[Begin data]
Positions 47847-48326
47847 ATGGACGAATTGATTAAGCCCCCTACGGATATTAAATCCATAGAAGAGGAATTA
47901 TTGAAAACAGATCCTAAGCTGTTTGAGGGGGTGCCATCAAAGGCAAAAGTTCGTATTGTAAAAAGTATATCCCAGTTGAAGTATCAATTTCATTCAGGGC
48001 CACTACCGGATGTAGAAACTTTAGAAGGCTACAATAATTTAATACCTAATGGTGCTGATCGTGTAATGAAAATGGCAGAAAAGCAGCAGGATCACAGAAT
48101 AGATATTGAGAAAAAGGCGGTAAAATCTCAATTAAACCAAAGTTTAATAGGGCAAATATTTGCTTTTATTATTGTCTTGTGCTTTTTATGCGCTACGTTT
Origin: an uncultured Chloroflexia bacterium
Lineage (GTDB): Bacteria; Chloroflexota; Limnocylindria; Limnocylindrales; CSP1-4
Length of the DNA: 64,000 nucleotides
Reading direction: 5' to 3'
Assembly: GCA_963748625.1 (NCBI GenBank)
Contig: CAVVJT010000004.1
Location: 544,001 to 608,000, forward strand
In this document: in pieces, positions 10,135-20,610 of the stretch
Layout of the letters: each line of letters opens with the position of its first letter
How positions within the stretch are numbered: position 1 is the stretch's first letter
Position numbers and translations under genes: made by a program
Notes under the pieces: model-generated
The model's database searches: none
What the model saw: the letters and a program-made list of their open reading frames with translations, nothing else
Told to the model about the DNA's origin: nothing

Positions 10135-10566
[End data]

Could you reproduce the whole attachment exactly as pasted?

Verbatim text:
Positions 47847-48326
47847 ATGGACGAATTGATTAAGCCCCCTACGGATATTAAATCCATAGAAGAGGAATTA
47901 TTGAAAACAGATCCTAAGCTGTTTGAGGGGGTGCCATCAAAGGCAAAAGTTCGTATTGTAAAAAGTATATCCCAGTTGAAGTATCAATTTCATTCAGGGC
48001 CACTACCGGATGTAGAAACTTTAGAAGGCTACAATAATTTAATACCTAATGGTGCTGATCGTGTAATGAAAATGGCAGAAAAGCAGCAGGATCACAGAAT
48101 AGATATTGAGAAAAAGGCGGTAAAATCTCAATTAAACCAAAGTTTAATAGGGCAAATATTTGCTTTTATTATTGTCTTGTGCTTTTTATGCGCTACGTTT
Origin: an uncultured Chloroflexia bacterium
Lineage (GTDB): Bacteria; Chloroflexota; Limnocylindria; Limnocylindrales; CSP1-4
Length of the DNA: 64,000 nucleotides
Reading direction: 5' to 3'
Assembly: GCA_963748625.1 (NCBI GenBank)
Contig: CAVVJT010000004.1
Location: 544,001 to 608,000, forward strand
In this document: in pieces, positions 10,135-20,610 of the stretch
Layout of the letters: each line of letters opens with the position of its first letter
How positions within the stretch are numbered: position 1 is the stretch's first letter
Position numbers and translations under genes: made by a program
Notes under the pieces: model-generated
The model's database searches: none
What the model saw: the letters and a program-made list of their open reading frames with translations, nothing else
Told to the model about the DNA's origin: nothing

Positions 10135-10566